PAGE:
The subtle brilliance of the UK water business

Published October 4th, 2018

Cg head

Insight from Christopher Gasson, GWI publisher

How much does Nash equilibrium cost the global water sector each year? 20% - 30% on the cost of water? Or is it 50%? It is not something I have thought of before, but we have been doing some research for a UK utility comparing value for money across the European water sector, and it suddenly became clear to me that the true genius of water privatisation in the UK lies deeply embedded in game theory.

For those who have not seen the film A Beautiful Mind, Nash equilibrium is a situation where the rational choice of each participant leads to a sub-optimal outcome for everyone. In the case of the water industry the game is procurement, and the asymmetries of information typically mean that utilities end up paying too much but still never get the best outcome, and despite this, the suppliers barely make any money.

It happens for three main reasons. The first is because in a low-bid competitive tender, contractors make the most money from their client’s mistakes. The game is to bid low to secure the deal, then make a margin from renegotiating the price through unavoidable contract variations. The second is because utilities never really know what might be the best solution to a particular challenge before they have to formalise their requirements in a tender specification, and once that is specified, large avenues of innovation are immediately closed off. The game for suppliers is not to offer the best solution: it is to meet the specification. The third reason for sub-optimal outcomes is because although utilities want the solution with the lowest lifecycle cost, they generally ask for the lowest up-front capital cost, and they have to take the operating cost implications on trust from the bidders. The game is to understand how the client will assess technical and financial envelopes, rather than think creatively about the lowest lifecycle cost.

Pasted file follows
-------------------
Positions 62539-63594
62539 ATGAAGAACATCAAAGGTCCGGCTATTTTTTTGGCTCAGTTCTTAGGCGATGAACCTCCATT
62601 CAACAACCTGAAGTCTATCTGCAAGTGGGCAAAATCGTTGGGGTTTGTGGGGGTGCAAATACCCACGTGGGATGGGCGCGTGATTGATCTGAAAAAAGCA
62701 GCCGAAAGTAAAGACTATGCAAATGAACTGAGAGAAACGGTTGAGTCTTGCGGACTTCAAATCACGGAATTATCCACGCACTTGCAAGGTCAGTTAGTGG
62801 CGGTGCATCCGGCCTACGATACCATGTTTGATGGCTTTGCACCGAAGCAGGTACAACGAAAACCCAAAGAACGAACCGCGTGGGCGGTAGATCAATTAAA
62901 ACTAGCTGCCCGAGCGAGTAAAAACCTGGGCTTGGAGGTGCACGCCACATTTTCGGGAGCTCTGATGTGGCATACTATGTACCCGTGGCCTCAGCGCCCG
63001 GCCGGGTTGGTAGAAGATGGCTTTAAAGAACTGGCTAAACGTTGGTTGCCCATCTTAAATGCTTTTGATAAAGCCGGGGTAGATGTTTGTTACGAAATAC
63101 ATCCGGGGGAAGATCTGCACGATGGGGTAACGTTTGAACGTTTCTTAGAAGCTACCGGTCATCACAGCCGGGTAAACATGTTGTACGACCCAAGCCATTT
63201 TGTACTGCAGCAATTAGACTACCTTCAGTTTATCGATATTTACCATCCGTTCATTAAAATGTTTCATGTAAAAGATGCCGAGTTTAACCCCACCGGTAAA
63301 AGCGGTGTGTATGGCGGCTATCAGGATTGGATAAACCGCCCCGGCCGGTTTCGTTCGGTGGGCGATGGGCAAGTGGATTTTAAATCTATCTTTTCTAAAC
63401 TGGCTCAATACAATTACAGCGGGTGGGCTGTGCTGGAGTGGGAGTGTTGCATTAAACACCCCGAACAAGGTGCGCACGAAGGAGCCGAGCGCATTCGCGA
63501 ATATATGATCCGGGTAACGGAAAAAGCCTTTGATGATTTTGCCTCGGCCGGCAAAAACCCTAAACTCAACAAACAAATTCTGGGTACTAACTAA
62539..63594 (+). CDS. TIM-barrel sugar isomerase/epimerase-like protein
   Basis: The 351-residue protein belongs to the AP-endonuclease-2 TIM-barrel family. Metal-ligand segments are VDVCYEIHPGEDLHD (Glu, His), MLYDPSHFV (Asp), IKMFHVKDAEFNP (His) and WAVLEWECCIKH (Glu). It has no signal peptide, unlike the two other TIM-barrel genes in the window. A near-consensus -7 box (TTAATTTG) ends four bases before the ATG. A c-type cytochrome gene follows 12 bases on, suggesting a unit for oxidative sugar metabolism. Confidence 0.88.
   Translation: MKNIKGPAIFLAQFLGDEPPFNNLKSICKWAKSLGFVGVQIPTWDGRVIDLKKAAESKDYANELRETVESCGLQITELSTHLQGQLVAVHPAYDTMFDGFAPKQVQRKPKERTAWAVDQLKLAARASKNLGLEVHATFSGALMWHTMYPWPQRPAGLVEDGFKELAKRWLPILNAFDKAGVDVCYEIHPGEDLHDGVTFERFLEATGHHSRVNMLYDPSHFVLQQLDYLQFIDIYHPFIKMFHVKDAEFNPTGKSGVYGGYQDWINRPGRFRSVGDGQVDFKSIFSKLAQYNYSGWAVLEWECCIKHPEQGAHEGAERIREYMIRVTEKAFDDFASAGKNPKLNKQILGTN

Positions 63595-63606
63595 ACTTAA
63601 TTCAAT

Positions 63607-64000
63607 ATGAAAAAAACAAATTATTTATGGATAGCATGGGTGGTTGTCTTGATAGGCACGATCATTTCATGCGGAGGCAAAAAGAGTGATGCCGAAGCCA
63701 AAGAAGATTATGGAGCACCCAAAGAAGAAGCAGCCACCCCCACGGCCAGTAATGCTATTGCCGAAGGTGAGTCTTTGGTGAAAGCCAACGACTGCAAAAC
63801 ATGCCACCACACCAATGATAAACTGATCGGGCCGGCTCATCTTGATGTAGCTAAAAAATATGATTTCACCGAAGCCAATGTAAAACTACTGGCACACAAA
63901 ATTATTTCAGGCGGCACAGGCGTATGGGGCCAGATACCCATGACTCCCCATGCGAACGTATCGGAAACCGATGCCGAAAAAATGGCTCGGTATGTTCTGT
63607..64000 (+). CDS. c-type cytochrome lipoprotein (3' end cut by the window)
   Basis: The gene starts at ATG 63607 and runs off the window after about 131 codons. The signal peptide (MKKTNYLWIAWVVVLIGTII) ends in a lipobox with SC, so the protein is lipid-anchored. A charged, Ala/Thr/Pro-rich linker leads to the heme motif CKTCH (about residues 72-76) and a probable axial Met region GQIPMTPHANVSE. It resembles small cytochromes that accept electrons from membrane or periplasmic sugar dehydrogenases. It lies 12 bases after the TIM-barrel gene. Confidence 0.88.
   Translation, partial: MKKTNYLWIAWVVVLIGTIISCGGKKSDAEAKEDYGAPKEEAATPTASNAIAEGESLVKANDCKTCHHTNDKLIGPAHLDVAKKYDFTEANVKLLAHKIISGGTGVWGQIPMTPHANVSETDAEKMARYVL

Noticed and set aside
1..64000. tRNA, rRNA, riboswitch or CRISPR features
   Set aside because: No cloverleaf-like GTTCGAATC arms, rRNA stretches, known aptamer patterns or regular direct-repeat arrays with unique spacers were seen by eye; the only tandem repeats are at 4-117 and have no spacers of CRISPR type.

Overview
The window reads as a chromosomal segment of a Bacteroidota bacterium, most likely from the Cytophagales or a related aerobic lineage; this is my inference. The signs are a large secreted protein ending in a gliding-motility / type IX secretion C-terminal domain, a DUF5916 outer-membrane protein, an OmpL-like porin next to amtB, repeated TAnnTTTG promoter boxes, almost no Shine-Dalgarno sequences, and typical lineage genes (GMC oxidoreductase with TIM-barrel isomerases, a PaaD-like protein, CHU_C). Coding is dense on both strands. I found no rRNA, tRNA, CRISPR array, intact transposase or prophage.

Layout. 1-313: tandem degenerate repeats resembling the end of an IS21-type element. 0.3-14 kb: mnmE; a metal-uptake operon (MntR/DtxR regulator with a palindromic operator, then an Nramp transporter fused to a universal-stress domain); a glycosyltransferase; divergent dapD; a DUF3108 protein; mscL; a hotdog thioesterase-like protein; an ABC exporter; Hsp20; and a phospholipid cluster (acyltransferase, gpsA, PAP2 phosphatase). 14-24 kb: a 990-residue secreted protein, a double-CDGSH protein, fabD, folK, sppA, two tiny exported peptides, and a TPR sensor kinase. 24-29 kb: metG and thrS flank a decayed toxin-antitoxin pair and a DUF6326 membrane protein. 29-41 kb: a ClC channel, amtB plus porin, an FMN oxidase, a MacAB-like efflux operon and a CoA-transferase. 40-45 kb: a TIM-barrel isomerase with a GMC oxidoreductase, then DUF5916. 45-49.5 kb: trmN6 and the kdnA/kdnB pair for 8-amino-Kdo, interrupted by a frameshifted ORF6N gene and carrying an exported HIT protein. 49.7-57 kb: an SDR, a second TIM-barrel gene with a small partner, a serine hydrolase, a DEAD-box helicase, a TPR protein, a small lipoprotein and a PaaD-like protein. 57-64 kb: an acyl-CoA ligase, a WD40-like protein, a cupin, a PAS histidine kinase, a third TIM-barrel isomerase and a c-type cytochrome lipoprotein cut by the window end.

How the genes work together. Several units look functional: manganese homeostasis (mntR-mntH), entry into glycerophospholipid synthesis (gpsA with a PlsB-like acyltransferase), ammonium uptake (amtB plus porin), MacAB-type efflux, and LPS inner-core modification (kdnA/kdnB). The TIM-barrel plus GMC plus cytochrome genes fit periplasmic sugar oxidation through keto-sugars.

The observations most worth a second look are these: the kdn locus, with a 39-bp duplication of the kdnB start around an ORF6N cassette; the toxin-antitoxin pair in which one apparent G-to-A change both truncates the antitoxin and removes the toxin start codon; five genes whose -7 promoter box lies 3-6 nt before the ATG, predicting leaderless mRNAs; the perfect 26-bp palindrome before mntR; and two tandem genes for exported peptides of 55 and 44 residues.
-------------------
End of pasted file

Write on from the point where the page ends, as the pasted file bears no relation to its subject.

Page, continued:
The solution which UK private water companies have discovered – under extreme financial pressure from the regulator – is to create total transparency right through the supply chain. It has been an absolute game-changer which has dramatically cut the lifecycle cost of running a utility. Here are some of the learning points:

Know where the money is: The UK utilities absolutely know how their suppliers make their profit. They will allow a fair margin for fair risk, but they won’t put up with suppliers who think that they can make a dime from dissembling about the true cost of what they do.

Get Japanese on the supply chain: When Toyota builds a new model of car, it brings its whole supply chain into the design, working out how each one can contribute to improving the customer proposition. The UK private utilities have started doing this when they need to develop a big project. It has delivered innovation at every level.

Don’t become a risk sink: Public utilities can’t go bust, so they tend not to price risk correctly. Instead they soak it up, and it is a tremendous drag on their performance. The UK private utilities can go bust, and they make sure that they are better at pricing risk than anyone who might pass it on it them.

Live the lifecycle: The UK private water sector is regulated in five-year periods, and in the past, the companies have tended to bring together large procurement consortia in framework agreements to deliver all of their capital programme for each five-year period. Now, an increasing number of utilities are looking to tie in their framework partners for ten years or more. It means that the dividing line between the utility and its suppliers has become increasingly invisible.

The time for cowboy outfits has passed: Macquarie Bank practically invented the infrastructure fund concept, promising to buy and hold investments delivering a steady long-term yield. It was a compelling proposition for pension fund investors, but it turned out that Macquarie was just another cowboy investment bank flipping assets and charging dubious fees with no real interest in long-term investment. It led the consortium which bought Thames Water in 2006 and sold its stake down in stages from 2011, took truckloads of money out of the company, and failed to make any serious attempt to address the company’s sky-high leakage rates. This behaviour has completely changed the narrative in the sector. People are not talking about the fantastic achievements that privatisation has brought about in terms of driving down the cost of procuring water infrastructure. Rather they are considering renationalisation. The good news is that there isn’t really any space in the market for an investor like Macquarie to take controlling stakes in UK water utilities any more. The short-term outlook, with the probability of a tough regulatory review, rising interest rates, tighter leverage limits, and Brexit, has scared off the cowboys. Those who want to stay typically have time horizons of 30 years or more. For the first time, it has created an intellectual alignment among investors, their utility leadership, the regulator, and utility customers.